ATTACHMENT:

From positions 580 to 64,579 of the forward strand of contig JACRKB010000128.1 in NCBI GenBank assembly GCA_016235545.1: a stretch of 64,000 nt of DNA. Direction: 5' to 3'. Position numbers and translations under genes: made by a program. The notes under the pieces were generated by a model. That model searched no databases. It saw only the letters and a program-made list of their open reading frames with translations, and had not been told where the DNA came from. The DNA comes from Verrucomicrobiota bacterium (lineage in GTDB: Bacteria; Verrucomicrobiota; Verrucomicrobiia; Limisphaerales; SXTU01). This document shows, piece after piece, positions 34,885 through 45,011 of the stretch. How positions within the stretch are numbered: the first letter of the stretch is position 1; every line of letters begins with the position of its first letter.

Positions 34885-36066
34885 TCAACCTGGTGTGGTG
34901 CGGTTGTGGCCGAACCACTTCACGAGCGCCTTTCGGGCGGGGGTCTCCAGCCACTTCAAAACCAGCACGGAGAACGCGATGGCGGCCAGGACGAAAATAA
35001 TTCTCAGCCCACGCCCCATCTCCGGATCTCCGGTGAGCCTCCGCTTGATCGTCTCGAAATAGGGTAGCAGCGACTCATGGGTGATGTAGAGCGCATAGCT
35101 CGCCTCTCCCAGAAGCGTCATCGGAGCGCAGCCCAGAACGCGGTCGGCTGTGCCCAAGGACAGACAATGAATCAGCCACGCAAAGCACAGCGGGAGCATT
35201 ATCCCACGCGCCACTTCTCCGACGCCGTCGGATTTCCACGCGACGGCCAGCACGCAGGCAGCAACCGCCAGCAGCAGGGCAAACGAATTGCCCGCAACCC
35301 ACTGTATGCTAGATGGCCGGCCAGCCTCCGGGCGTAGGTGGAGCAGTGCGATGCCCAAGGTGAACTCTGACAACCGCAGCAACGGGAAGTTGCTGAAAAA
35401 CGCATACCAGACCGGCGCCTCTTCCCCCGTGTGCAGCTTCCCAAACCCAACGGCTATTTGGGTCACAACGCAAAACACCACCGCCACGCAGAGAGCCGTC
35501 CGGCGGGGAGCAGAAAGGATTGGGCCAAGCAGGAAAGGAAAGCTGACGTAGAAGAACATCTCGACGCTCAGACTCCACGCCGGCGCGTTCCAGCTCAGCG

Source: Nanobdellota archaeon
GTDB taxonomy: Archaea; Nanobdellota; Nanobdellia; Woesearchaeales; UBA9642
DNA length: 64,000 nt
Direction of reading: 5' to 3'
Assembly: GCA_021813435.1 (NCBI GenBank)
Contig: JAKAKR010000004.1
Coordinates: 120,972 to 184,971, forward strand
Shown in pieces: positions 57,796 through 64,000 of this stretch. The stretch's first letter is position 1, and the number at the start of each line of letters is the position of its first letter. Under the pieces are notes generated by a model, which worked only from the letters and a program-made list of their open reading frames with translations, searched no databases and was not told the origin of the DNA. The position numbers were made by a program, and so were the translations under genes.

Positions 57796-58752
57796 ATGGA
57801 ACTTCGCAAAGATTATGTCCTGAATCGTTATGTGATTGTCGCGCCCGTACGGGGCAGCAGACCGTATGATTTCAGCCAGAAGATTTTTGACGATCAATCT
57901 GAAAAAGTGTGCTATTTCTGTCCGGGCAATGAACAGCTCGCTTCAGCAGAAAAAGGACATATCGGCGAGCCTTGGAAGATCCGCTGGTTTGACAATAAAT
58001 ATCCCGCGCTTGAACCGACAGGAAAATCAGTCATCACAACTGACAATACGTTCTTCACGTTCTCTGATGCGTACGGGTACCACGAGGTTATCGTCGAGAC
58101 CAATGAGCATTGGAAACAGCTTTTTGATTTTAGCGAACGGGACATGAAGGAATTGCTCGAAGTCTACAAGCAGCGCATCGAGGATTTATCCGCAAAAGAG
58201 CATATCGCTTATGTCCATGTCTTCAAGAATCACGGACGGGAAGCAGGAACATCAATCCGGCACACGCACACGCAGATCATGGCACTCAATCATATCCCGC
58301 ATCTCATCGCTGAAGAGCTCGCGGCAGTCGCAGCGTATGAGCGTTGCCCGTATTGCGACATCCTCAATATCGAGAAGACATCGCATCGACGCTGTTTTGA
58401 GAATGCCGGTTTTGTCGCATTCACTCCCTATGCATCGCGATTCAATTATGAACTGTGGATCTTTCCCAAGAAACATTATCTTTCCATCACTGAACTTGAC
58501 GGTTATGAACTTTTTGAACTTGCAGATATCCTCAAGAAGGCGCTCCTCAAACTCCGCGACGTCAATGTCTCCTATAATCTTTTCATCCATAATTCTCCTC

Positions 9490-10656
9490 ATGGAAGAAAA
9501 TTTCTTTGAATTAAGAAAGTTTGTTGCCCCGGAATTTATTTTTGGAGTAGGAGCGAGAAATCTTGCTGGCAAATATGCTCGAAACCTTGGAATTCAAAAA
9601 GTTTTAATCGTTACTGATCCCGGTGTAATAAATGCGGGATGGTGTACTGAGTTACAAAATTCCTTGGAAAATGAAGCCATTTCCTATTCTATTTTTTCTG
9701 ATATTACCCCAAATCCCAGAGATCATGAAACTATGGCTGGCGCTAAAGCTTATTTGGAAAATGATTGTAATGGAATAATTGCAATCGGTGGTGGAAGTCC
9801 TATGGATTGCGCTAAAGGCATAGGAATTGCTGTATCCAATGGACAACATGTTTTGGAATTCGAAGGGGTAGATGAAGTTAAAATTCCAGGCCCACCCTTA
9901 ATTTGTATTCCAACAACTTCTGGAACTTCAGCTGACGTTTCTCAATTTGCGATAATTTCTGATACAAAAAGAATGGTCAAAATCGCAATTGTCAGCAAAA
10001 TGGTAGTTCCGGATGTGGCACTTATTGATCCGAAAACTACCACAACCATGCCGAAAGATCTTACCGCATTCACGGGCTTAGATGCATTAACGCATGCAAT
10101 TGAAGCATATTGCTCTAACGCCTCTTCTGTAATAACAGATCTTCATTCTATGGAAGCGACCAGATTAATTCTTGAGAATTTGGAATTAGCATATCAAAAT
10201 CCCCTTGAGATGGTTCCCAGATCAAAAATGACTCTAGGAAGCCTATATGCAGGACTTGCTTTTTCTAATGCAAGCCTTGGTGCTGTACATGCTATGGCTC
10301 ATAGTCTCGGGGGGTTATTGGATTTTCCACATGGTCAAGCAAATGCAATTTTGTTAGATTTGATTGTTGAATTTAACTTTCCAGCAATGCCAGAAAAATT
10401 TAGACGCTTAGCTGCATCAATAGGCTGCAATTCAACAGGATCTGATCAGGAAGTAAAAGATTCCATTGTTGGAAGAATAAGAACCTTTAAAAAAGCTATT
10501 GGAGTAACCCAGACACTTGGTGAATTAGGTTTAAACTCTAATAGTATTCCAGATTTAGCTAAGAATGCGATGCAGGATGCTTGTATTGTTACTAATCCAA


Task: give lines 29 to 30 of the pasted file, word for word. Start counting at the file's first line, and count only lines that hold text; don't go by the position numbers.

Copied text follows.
Positions 9490-10656
9490 ATGGAAGAAAA